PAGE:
“I think really the surprise of the story to me is we had a bye week following. We thought he would be a little bit better moving forward. I'm always looking at the bad side as a coach, the pessimistic side. I pictured having him in the shotgun the entire month of November, kind of like that one game with (Byron) Leftwich back at Marshall one time. For whatever reason he has gotten better. I'm not saying he's 100-percent healthy right now, but he's a lot healthier than he was in Chicago. Seems like he's gotten better each and every week.

“Real credit to him. He's a guy that doesn’t want to come off the field. Everything that he does is motivated to help the team, which is what you would hope your quarterback would be all about.”

[MORE BIG TEN: What a turnaround it's been for 'New Kirk' and the Hawkeyes]

Surely Cook’s coach feels the same way about his quarterback, but Dantonio spoke instead about Cook’s drive Friday.

Cook perhaps would have been a first-round draft pick had he opted to leave school and head to the NFL Draft after the conclusion of last season. But as Michigan State players have said all year long, they weren’t happy with the way last season turned out. They had their sights set on a national championship and didn’t reach the inaugural College Football Playoff.

Well, they’re a win away from reaching the Playoff this season, and that’s why Cook came back to school. His drive to reach the goals the team set for itself wouldn’t let him leave with unfinished business.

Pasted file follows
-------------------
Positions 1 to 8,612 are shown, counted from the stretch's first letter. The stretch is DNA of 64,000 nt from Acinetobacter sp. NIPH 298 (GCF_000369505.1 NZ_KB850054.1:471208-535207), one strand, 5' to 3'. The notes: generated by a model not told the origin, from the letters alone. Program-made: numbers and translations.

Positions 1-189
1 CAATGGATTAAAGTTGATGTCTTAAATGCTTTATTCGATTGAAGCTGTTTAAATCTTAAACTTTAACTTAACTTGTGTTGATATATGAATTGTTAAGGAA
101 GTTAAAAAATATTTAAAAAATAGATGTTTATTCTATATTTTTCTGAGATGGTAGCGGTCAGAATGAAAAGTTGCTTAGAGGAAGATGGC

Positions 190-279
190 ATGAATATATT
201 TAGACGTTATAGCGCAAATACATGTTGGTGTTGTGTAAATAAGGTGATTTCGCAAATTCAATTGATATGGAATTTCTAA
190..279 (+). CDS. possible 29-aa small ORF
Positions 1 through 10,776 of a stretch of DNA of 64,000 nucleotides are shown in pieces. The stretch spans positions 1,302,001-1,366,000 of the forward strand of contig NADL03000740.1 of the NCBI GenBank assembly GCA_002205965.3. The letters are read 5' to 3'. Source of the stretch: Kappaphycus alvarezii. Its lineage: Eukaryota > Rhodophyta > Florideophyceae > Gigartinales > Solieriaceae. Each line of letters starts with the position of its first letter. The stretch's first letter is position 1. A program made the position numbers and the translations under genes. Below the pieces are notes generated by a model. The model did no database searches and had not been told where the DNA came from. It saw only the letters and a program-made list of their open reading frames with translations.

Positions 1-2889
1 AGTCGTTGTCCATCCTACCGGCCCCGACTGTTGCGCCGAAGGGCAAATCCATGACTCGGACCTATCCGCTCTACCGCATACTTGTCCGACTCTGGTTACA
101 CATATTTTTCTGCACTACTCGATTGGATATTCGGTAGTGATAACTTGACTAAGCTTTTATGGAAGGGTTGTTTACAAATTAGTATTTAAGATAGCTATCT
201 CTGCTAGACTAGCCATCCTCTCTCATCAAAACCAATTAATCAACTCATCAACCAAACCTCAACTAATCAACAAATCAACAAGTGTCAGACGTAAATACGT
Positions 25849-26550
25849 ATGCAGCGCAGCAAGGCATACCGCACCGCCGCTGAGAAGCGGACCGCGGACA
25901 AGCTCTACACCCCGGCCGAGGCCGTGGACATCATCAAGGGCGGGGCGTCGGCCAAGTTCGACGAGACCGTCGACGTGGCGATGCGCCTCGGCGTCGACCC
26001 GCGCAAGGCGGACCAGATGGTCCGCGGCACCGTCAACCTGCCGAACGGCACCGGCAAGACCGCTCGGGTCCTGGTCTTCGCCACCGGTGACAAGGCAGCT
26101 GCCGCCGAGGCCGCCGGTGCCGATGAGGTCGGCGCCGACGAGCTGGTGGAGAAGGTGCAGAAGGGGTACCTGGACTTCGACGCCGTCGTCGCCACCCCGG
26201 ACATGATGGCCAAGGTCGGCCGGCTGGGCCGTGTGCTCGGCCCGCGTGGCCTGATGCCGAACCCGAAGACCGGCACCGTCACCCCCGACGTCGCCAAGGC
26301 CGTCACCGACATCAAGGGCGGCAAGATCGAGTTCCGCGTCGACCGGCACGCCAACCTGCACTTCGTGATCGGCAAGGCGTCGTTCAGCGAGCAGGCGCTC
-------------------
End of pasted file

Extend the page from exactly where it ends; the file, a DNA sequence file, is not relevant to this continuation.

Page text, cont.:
"I think when I talked to him, it was basically about doing things like this, having opportunities to possibly go beyond where we were last year and win a championship. He wanted to win another championship, were the exact words that he said to me,” Dantonio said. “He likes college. He likes the college environment. He likes his teammates. So really, I mean, he was pretty grounded, I thought, in the way he approached everything and made the decision pretty quickly to come back.

“We say all the time, in order for us to be where we're at right at this point and place, our seniors have probably had their best years as a group, or have had to. I would say Connor Cook is exactly in that vein. He's probably had his best year as a quarterback at Michigan State this year.”

[MORE BIG TEN: With Big Ten title game win, Spartans could reach peak of the mountain]

Saturday night’s stage won’t be anything new for Cook, who’s been playing under the brightest lights for three seasons now. As a sophomore he led the Spartans to a win in both the Big Ten Championship Game and the Rose Bowl. As a junior, it was a win in the Cotton Bowl. Cook will be ready for the big-time atmosphere Saturday night, and that experience will serve him well as he hopes to get his team to an even bigger stage.

"Connor has played on a big stage and has succeeded on big stages really from his sophomore year on up,” Dantonio said. “We're not going to be intimidated by the situation. I don't think Iowa will either. They played in big games on big stages. That's what this conference is about. You play in front of a lot of people, every team, on national TV, every team. So you get a lot of media exposure, things of that nature. I think inevitably you get used to playing on those stages.